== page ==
The pectoralis major, teres major, and latissimus dorsi insert at the intertubercular groove of the humerus. They work to adduct and medially, or internally, rotate the humerus.

The infraspinatus and teres minor insert on the greater tubercle, and work to laterally, or externally, rotate the humerus. In contrast, the subscapularis muscle inserts onto the lesser tubercle and works to medially, or internally, rotate the humerus.

The biceps brachii, brachialis, and brachioradialis (which attaches distally) act to flex the elbow. (The biceps do not attach to the humerus.) The triceps brachii and anconeus extend the elbow, and attach to the posterior side of the humerus.

The four muscles of supraspinatus, infraspinatus, teres minor and subscapularis form a musculo-ligamentous girdle called the rotator cuff. This cuff stabilizes the very mobile but inherently unstable glenohumeral joint. The other muscles are used as counterbalances for the actions of lifting/pulling and pressing/pushing.

Left humerus. Anterior view.
Humerus ant (mirroed).png Left humerus - anterior view.png Left humerus - close-up - animation - stop at anterior view.gif HumerusFront.png Gray207.png Human left humerus - anterior view - muscles.svg A. Supraspinatus muscle
B. Latissimus dorsi muscle
C. Pectoralis major muscle
D. Deltoid muscle
E. Brachioradialis
F. Extensor carpi radialis longus muscle
G. Common extensor tendon
H. Subscapularis muscle
I. Teres major muscle
J. Coracobrachialis muscle
K. Brachialis muscle
L. Pronator teres muscle
M. Common flexor tendon


Left humerus. Posterior view.
Humerus post (mirroed).png Left humerus - posterior view.png Left humerus - close-up - animation - stop at posterior view.gif HumerusBack.png Gray208.png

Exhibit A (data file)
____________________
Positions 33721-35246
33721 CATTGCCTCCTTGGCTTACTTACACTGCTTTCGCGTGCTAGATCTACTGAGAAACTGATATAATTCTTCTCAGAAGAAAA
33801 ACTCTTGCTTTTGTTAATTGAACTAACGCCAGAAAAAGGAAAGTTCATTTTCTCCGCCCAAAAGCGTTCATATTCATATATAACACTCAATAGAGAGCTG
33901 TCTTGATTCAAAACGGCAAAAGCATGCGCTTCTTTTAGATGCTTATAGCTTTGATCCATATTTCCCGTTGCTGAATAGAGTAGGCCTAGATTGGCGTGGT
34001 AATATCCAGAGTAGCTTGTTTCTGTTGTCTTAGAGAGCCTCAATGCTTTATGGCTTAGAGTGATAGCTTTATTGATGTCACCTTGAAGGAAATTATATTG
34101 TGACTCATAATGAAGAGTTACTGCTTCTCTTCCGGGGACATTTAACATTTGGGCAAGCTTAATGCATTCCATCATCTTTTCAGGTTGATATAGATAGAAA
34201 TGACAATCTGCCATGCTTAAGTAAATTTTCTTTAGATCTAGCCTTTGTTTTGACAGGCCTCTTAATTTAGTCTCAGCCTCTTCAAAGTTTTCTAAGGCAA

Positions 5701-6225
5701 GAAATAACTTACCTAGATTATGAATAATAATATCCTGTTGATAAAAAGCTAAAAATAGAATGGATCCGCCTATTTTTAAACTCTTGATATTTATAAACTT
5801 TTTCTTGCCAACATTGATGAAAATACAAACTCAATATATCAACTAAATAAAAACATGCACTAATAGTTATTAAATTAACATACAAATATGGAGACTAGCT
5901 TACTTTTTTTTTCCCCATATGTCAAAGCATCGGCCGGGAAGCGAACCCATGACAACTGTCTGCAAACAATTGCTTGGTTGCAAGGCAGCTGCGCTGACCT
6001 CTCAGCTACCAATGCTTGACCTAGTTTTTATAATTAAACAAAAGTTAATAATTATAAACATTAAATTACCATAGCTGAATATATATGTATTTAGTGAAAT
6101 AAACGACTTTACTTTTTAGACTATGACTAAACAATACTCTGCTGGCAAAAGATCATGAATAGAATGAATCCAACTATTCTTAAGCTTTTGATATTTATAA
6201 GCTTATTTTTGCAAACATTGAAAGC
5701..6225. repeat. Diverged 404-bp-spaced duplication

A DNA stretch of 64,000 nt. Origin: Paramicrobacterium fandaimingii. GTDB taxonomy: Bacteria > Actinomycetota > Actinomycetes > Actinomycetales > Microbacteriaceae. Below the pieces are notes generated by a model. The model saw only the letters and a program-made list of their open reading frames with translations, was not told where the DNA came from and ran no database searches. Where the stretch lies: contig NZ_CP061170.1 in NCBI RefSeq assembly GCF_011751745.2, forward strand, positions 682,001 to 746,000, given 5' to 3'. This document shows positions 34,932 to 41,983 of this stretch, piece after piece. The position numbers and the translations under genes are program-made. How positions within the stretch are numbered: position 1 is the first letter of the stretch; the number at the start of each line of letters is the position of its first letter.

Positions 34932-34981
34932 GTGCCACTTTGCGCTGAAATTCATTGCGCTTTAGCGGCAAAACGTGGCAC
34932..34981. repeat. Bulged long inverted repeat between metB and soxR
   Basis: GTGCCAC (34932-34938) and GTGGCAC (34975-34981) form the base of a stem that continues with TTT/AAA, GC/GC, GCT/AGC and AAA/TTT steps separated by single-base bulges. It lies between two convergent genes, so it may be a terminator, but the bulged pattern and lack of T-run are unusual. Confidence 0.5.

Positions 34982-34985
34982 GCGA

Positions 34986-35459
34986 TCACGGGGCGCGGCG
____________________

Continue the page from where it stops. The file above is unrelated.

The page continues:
Clinical significance[edit]

Fracture[edit]

Main article: Humerus fracture

Other animals[edit]

Primitive fossil amphibians had little, if any, shaft connecting the upper and lower extremities, making their limbs very short. In most living tetrapods, however, the humerus has a similar form to that of humans. In many reptiles and some primitive mammals, the lower extremity includes a large foramen, or opening, into which nerves and blood vessels pass.[2]

History[edit]

The word "humerus" is derived from Latin: humerus, umerus meaning upper arm, shoulder, and is linguistically related to Gothic ams shoulder and Greek ōmos.[3]

Additional images[edit]

References[edit]

This article incorporates text from a public domain edition of Gray's Anatomy.

  1. ^ "The Humerus". TeachMeAnatomy.net. 
  2. ^ Romer, Alfred Sherwood; Parsons, Thomas S. (1977). The Vertebrate Body. Philadelphia, PA: Holt-Saunders International. pp. 198–199. ISBN 0-03-910284-X. 
  3. ^ Harper, Douglas. "Humerus". Online Etymology Dictionary. Retrieved 6 November 2014. 

External links[edit]


Original courtesy of Wikipedia: http://en.wikipedia.org/wiki/Humerus — Please support Wikipedia.